We need to move into a house by the end of July. We're looking in the Woodbridge/Dumfries area and are really surprised that there aren't a lot more Open Houses coming up this weekend, and that more people aren't selling SFH (4 BR, 2.5 BA) around here. Is it just the area? We're thinking we might have to go for a 3 BR, but we really would prefer at least a 4 BR.
Is May the best time? Well, I just hope you didn't sit out April waiting for May to roll around. It takes a lot of looking to find the right house, especially if you're looking for something bigger than the typical 3 BR. And lots of homes got sold early this spring to meet the tax credit deadline. There is a big "parade of homes" advertising/open house push focusing on new construction this weekend in Northern Virginia, if that interests you. Good luck.
Elizabeth, I've been in my condo for five years now. I never thought I'd have to stay five years. I have never been crazy about the place but with its depreciating value (I owe what its worth), I'd have to come up with thousands to sell it. I thought about renting it out and then renting a place to live that is more agreeable to me. To rent my place, I would probably have to rent it for a few hundred less than my monthly mortgage. Are there any financial repercussions in doing this other than digging into my pocket to cover some of the tenant's monthly rent? Would it be better to just sell and lose the money all at once? Thoughts? I need another perspective. P.S. I have an ARM that I can't refi so my mortgage payment can change every year.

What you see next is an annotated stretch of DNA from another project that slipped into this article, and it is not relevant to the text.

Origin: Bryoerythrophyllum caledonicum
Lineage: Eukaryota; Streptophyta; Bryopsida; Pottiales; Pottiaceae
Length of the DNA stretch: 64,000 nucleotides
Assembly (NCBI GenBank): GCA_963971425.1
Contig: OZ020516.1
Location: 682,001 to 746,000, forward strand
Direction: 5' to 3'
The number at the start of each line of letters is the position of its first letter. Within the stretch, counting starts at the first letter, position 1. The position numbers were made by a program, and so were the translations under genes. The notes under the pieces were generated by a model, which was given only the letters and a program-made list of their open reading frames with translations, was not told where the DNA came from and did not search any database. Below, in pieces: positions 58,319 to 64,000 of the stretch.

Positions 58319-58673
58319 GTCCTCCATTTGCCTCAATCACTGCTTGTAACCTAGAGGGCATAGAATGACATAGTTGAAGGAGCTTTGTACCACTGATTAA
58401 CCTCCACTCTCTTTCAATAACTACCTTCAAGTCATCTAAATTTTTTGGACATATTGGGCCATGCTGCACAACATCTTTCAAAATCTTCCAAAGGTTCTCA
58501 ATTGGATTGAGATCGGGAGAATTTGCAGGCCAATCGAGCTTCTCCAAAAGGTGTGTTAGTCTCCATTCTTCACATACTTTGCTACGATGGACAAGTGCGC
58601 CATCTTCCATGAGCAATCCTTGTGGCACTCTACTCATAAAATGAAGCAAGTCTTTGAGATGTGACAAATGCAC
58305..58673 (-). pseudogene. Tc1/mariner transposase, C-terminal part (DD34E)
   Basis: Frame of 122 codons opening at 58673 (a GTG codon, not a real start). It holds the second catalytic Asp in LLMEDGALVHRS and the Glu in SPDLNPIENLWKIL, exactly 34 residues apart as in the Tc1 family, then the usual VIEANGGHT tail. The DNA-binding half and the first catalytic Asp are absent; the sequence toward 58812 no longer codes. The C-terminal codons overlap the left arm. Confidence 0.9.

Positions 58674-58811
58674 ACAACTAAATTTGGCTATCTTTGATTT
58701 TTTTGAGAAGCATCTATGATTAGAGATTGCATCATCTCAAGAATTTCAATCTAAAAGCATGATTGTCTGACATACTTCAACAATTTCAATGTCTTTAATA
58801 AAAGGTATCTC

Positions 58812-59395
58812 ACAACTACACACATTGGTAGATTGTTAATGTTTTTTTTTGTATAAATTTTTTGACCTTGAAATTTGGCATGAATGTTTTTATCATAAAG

Hi, Sorry you got stuck in a place you don't like much. Look at your budget carefully to see how long you could afford to take a cash-flow loss as a landlord. But it would be wise to get a quick consult with an accountant to go over the bottom line. As a landlord, you would be able to deduct business expenses, including depreciation, advertising, insurance and others, from your rental income. But losses can be deducted against investment income...I believe only rental income, though I'd have to check. On the plus side...the rent you could charge might go up over the years. If you can hang on, it might prove to be a nice little investment.